Finding the best way forward
In response to the ongoing frictions in trade movements from Great Britain (GB) to NI, some of which are benefitting from temporary easements, the United Kingdom (UK) government is calling for the UK and European Union (EU) to work to seek long term solutions.
Summary of key proposals from the government are goods intended to stay in NI should not be subject to full customs and SPS controls, but controls would apply to goods intended for movement on to the EU single market (with some specific exceptions for high-risk goods such as live animals or some plants and plant products). This approach would be supported with market surveillance and data sharing, enforcement measures, trader transparency and possible other measures such as labelling requirements or SPS agreements. The UK government is calling for a ‘standstill’ on current grace periods and a ‘freeze’ on EU legal action to facilitate urgent discussions.
Command paper overview
The command paper opens with a forward from the Prime Minister Boris Johnson, acknowledging the difficulties that have arisen as a result of the NIP, both practically and politically. He goes so far as to say he feels that the impacts of these difficulties would justify the triggering of Article 16, but at this stage the UK government is seeking to agree long term solutions with the EU, which respect NI’s place in the UK, the EU’s single market, and ensure there is no hard border on the island of Ireland.
Lord Frost and Brandon Lewis identify the key issue as being rooted in the requirement for GB goods entering NI to meet many of the requirements for third country trade into the EU, including certification requirements which add cost and complexity into supply chains. They express a desire to work with the EU to find solutions which recognise both the shared history between the UK and the EU and the continuation of those objectives for the future.
The government argues this must be approached on the basis of compromise, creativity and flexibility, and an ambition to seek long term solutions which could benefit not on GB-NI trade, but EU-UK relations. The paper seeks to defend the development of the NIP, by stating the current UK government’s ability to negotiate with the EU was hampered by the previous government’s ‘Backstop’ proposals, which established principles of NI alignment with EU rules where specific solutions could not be found, as well as the requirement to secure an Agreement prior to the UK’s departure from the EU under the Benn Burt Act.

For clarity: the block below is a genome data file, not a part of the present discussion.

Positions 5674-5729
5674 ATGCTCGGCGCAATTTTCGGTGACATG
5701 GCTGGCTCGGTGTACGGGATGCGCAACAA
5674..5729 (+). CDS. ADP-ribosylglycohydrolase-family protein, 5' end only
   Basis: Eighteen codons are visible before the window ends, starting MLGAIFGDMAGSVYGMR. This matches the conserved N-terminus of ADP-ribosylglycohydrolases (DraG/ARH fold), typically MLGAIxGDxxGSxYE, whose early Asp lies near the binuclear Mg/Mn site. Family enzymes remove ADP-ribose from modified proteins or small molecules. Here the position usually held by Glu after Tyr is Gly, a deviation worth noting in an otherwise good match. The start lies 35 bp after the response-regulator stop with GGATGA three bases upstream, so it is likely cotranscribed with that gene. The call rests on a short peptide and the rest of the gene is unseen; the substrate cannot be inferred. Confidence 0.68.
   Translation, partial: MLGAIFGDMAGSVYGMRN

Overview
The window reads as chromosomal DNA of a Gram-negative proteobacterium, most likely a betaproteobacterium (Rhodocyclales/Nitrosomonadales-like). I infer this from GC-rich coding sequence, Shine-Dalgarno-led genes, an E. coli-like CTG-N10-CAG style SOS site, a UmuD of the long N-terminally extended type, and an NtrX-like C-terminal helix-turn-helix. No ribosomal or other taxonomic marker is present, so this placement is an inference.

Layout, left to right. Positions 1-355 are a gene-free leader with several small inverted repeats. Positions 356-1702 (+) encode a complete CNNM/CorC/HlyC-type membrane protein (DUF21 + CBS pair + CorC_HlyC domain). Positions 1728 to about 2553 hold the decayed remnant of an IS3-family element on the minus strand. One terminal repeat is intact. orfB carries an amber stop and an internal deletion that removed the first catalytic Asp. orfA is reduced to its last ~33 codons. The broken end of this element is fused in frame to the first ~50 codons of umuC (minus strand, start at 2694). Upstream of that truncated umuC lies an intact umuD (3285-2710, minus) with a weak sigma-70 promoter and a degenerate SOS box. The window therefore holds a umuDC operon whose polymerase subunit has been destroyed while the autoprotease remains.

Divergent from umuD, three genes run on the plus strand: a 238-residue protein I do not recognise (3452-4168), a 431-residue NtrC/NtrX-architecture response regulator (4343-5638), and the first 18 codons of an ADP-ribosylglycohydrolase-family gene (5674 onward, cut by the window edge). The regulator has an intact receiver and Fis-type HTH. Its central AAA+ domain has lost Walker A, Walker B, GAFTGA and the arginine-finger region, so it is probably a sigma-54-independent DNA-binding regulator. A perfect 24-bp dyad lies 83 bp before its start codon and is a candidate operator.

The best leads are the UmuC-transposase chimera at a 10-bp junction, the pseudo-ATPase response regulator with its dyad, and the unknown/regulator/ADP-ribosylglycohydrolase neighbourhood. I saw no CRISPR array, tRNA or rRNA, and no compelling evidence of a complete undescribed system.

The impacts for agri-food trade (to date) can be seen in the data included in the paper, with 40,000 documentary checks and 3,000 physical checks having been carried out. It is estimated that these represent 20 percent of the EU total (more than are carried out in any single Member State). At least 200 GB companies have stopped supplying NI as a result, certain goods cannot be moved from GB to NI, costs have increased, and product lines have reduced. There have also been social and political impacts, which the paper states were particularly exacerbated by the EU’s plans to trigger Article 16 in relation to vaccines on 29 January 2021 (despite quickly withdrawing this action).
So what are the next steps?
The UK government is calling on the EU to agree to a ‘standstill’ of the existing arrangements such as grace periods, and a ‘freeze’ on legal actions, in order to support open negotiation without risk of cliff edges. The UK government is also calling for intensive discussions to begin urgently. The EU Commission Vice President Maroš Šefčovič responded to the paper in an official statement, noting the paper and Lord Frost’s accompanying statement. Vice President Šefčovič emphasised that the NIP is an internationally recognised legal treaty, agreed by PM Boris Johnson and Lord Frost and ratified by the UK Parliament, and therefore it must be properly implemented.
He also highlighted EU efforts to seek flexible and pragmatic solutions, such as the package of measures tabled on 30 June. He confirmed that the EU will continue to engage with the UK on possible creative solutions within the current framework of the NIP and the joint bodies of the Withdrawal Agreement but will not renegotiate the agreement; President Ursula von der Leyen reiterated this following a call with PM Boris Johnson in a later comment.